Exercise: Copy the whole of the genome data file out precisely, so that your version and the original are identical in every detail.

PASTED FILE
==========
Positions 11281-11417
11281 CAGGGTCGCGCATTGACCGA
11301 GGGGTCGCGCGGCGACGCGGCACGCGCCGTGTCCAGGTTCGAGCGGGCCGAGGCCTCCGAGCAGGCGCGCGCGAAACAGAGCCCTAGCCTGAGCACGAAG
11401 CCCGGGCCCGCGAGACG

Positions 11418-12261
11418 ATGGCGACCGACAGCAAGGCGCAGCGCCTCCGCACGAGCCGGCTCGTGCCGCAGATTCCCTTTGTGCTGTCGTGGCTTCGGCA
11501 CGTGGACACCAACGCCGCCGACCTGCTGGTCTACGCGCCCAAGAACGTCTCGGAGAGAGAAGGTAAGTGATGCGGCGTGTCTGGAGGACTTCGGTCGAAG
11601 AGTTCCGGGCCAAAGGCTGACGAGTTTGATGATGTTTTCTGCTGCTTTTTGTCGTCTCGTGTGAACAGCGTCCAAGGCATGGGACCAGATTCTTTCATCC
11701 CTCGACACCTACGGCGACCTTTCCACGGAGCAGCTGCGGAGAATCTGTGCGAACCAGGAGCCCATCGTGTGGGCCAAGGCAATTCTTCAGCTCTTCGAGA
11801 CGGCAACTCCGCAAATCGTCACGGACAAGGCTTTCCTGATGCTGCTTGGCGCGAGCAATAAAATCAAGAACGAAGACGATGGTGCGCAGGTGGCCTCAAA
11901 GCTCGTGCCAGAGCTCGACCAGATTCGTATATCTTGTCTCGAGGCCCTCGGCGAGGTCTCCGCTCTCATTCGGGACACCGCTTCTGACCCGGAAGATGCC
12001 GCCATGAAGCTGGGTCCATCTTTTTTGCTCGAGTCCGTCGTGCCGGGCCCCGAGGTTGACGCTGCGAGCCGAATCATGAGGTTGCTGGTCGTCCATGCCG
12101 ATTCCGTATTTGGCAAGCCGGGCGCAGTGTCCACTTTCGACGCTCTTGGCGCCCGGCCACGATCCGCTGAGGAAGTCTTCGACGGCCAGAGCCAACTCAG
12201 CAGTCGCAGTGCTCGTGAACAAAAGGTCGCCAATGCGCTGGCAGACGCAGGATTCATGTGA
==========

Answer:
Positions 11281-11417
11281 CAGGGTCGCGCATTGACCGA
11301 GGGGTCGCGCGGCGACGCGGCACGCGCCGTGTCCAGGTTCGAGCGGGCCGAGGCCTCCGAGCAGGCGCGCGCGAAACAGAGCCCTAGCCTGAGCACGAAG
11401 CCCGGGCCCGCGAGACG

Positions 11418-12261
11418 ATGGCGACCGACAGCAAGGCGCAGCGCCTCCGCACGAGCCGGCTCGTGCCGCAGATTCCCTTTGTGCTGTCGTGGCTTCGGCA
11501 CGTGGACACCAACGCCGCCGACCTGCTGGTCTACGCGCCCAAGAACGTCTCGGAGAGAGAAGGTAAGTGATGCGGCGTGTCTGGAGGACTTCGGTCGAAG
11601 AGTTCCGGGCCAAAGGCTGACGAGTTTGATGATGTTTTCTGCTGCTTTTTGTCGTCTCGTGTGAACAGCGTCCAAGGCATGGGACCAGATTCTTTCATCC
11701 CTCGACACCTACGGCGACCTTTCCACGGAGCAGCTGCGGAGAATCTGTGCGAACCAGGAGCCCATCGTGTGGGCCAAGGCAATTCTTCAGCTCTTCGAGA
11801 CGGCAACTCCGCAAATCGTCACGGACAAGGCTTTCCTGATGCTGCTTGGCGCGAGCAATAAAATCAAGAACGAAGACGATGGTGCGCAGGTGGCCTCAAA
11901 GCTCGTGCCAGAGCTCGACCAGATTCGTATATCTTGTCTCGAGGCCCTCGGCGAGGTCTCCGCTCTCATTCGGGACACCGCTTCTGACCCGGAAGATGCC
12001 GCCATGAAGCTGGGTCCATCTTTTTTGCTCGAGTCCGTCGTGCCGGGCCCCGAGGTTGACGCTGCGAGCCGAATCATGAGGTTGCTGGTCGTCCATGCCG
12101 ATTCCGTATTTGGCAAGCCGGGCGCAGTGTCCACTTTCGACGCTCTTGGCGCCCGGCCACGATCCGCTGAGGAAGTCTTCGACGGCCAGAGCCAACTCAG
12201 CAGTCGCAGTGCTCGTGAACAAAAGGTCGCCAATGCGCTGGCAGACGCAGGATTCATGTGA